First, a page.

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Unread 02-08-2013, 07:44 AM   #1
jmoney7269
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Default Chicken Skin side up or down? Big cook need help

I have to cook 90 halves this weekend and 20 sausage links. My question is about the chicken, I have always cooked skin Side up Hott and fast. I plan on cooking @250 for about 3 hrs on these chicks for a rich smoked oak flavor. The halves are 1.25 lbs each fresh on ice. But after watching this video, I'm having second thoughts. Looks like this guy is onto something. Says skin side down acts like a bowl catching juices making the chicken better. Any opinions welcome
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Unread 02-08-2013, 07:52 AM   #2
RangerJ
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side by side taste test? do one of each prior to kicking off your large cooking event and you decide. I'm a fan of a bit more heat these days though to at least try to crisp the skin.

I suspect your audience will have a knife and fork, not like all of us at comps eating with our hands, I'm sure they will be fine either way.
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Unread 02-08-2013, 07:55 AM   #3
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I always start skin side down on hot fire and adjust accordingly throughout cook
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Unread 02-08-2013, 08:05 AM   #4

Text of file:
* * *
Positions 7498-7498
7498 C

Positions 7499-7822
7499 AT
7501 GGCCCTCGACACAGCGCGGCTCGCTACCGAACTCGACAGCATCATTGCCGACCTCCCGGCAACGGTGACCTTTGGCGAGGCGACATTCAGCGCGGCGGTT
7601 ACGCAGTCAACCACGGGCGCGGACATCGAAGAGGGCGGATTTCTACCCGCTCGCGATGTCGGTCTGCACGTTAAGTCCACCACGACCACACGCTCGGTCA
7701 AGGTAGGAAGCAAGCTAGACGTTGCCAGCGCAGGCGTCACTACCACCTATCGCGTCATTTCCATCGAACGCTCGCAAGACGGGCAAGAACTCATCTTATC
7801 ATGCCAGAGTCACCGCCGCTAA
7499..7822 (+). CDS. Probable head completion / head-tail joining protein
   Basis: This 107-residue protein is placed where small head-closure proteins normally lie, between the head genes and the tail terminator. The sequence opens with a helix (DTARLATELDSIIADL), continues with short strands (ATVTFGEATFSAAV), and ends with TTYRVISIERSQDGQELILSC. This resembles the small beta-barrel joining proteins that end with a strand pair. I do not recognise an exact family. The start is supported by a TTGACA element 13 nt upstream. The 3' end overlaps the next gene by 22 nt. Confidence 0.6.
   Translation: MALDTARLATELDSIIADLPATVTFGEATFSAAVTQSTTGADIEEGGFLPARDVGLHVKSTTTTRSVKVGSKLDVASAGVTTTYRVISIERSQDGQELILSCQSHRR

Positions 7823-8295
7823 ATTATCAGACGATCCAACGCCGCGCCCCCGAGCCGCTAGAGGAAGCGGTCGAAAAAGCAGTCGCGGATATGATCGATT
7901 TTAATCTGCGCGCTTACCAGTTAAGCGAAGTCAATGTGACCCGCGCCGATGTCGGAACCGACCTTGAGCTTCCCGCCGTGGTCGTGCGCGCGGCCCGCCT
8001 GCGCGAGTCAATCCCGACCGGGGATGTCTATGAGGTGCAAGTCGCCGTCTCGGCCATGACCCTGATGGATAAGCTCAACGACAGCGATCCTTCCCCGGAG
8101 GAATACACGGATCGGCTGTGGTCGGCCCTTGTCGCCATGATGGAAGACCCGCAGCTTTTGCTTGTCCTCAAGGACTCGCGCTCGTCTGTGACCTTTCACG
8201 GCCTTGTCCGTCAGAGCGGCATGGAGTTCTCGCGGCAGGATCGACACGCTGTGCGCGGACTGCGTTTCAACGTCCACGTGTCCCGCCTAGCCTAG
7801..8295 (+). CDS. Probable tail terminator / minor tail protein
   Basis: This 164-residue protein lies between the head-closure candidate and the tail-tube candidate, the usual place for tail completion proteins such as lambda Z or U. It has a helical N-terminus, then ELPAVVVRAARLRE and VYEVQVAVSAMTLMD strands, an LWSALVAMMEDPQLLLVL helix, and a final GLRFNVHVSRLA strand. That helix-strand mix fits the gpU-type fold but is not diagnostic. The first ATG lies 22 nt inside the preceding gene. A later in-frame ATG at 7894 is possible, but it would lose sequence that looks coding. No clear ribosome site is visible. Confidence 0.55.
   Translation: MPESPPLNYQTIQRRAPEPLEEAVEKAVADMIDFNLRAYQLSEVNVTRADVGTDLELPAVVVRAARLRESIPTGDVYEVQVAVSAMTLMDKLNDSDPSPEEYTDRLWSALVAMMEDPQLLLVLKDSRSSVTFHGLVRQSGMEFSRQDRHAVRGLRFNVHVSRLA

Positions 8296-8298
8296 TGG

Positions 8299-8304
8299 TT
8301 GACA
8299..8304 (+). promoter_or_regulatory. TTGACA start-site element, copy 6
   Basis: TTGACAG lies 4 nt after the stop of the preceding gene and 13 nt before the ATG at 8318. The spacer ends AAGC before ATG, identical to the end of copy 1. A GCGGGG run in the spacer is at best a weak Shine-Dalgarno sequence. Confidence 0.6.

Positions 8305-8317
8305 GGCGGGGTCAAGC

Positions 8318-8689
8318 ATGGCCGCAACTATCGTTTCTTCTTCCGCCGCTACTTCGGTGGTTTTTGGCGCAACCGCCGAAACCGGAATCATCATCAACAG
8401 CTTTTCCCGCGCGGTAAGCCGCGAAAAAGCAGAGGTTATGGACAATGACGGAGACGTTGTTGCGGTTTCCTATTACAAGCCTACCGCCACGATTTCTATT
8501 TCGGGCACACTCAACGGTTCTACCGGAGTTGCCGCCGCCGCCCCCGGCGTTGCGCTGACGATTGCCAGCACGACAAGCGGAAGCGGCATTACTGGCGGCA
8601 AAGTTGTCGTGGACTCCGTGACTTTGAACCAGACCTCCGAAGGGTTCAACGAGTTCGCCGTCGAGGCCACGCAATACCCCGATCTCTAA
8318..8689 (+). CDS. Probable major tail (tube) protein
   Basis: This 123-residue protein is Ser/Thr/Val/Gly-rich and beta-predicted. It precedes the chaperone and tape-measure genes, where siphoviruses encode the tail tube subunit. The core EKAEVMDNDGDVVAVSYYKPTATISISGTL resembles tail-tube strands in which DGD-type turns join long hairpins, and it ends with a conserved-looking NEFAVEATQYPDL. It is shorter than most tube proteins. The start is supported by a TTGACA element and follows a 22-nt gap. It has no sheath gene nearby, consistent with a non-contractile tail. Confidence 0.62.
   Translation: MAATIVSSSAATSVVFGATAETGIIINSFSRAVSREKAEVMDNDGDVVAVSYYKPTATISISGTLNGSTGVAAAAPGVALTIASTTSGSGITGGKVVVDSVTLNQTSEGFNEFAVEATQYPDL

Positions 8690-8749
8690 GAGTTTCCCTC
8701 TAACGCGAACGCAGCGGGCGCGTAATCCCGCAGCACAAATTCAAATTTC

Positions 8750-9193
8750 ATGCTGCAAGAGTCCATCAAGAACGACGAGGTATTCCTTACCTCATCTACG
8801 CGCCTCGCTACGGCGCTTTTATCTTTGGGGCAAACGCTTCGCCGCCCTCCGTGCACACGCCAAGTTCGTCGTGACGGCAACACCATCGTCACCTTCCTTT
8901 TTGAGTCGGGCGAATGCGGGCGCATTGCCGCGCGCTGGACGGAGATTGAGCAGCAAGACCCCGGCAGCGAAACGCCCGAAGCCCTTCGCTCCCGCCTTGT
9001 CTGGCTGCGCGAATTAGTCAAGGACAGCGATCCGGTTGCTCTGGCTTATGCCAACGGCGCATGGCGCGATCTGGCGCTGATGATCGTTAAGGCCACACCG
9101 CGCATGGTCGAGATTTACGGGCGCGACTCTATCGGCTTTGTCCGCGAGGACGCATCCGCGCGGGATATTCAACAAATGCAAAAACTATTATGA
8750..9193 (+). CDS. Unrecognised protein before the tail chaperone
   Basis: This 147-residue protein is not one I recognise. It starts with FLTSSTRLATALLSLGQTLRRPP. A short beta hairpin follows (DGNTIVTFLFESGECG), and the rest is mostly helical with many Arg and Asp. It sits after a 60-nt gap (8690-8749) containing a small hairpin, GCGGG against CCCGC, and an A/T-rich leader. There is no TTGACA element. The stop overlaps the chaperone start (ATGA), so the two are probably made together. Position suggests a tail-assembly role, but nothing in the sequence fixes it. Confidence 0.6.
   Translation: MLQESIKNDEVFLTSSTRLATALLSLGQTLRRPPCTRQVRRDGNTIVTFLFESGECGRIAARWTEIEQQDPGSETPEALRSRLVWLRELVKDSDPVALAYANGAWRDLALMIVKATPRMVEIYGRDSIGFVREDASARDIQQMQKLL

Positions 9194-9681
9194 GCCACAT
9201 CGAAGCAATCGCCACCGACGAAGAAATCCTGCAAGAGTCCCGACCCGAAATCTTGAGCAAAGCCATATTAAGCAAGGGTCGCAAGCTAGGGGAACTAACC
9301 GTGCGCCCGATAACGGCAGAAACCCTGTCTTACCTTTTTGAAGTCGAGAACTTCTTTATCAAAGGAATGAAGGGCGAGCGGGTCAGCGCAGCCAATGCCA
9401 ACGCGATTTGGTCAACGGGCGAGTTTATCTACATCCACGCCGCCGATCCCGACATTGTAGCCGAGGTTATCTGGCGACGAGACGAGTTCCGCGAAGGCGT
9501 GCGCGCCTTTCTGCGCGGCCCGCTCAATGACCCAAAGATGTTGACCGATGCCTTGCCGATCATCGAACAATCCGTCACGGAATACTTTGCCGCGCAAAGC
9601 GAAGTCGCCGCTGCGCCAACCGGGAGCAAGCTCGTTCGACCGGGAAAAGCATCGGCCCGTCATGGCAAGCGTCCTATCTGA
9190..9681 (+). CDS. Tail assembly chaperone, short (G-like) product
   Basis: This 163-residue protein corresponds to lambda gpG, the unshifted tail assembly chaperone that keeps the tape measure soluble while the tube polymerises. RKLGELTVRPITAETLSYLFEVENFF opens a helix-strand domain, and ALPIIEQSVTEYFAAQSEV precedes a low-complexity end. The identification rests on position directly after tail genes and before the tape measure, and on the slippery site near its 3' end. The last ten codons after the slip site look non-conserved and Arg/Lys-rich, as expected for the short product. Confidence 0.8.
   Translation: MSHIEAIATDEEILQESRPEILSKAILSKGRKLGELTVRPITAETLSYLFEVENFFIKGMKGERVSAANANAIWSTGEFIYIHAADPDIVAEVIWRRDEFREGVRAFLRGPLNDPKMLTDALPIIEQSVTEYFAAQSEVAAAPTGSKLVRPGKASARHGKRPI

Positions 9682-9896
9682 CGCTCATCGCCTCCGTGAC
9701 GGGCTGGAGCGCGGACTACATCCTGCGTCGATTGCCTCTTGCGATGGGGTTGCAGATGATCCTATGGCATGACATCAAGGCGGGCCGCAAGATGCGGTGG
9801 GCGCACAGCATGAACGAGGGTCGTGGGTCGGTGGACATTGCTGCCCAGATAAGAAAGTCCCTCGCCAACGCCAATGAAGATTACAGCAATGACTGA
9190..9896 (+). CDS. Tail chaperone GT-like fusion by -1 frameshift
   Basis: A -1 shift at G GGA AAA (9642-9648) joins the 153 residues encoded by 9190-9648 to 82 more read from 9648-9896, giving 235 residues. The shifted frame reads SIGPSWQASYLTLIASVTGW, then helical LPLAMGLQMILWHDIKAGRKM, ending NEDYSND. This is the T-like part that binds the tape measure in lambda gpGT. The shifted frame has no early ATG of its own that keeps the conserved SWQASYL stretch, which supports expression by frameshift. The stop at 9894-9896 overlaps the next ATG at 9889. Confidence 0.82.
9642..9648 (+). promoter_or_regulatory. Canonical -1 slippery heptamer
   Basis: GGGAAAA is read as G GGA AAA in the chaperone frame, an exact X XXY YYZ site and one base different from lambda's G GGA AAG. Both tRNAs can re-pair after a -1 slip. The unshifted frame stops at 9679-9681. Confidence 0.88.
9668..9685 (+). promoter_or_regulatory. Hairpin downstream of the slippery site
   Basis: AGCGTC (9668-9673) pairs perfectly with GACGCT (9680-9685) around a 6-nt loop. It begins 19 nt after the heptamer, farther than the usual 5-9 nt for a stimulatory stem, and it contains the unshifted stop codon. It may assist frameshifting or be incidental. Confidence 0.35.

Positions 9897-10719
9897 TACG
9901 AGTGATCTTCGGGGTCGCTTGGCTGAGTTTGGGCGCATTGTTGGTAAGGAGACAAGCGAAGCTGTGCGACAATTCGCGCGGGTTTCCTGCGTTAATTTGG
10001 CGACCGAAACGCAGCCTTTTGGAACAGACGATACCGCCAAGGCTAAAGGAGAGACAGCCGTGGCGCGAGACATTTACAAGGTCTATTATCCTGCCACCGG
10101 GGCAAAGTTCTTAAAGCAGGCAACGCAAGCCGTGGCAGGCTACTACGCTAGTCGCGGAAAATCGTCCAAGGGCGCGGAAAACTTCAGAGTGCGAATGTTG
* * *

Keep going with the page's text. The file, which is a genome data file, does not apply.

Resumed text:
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They will have a knife and fork, I was just thinking that since the vault is indirect that any opportunity to make them juicier would be worth it. I know that the top and bottom racks run hotter on a dry cook, so I will have to rotate the racks
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Unread 02-08-2013, 08:12 AM   #5
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I cook HnF skin side down flip after 30 min, in a hour or so its done. I don't think you should change your cooking style or plan, try that on your practice runs when your not doing 90 halves brotha.
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Unread 02-08-2013, 08:17 AM   #6
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I've always done skin side up, then flip towards the end to crisp the skin.

Never had an issue. I do brine all my chicken though.
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Unread 02-08-2013, 08:18 AM   #7
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I have always started my chicken skin side down. I find it to be a juicier bird and you get the crisp skin. You can also mop or season as it's cooking. Just when it's getting close to done, I flip to get some grill marks/color and finish it off. I have always had good results with this. i usually do this with a whole chicken, not halves. I split the bird at the breast and leave it intact at the spine. Pressing the bird flat I run a couple skewers through across the bird to keep it laying flat on the grill.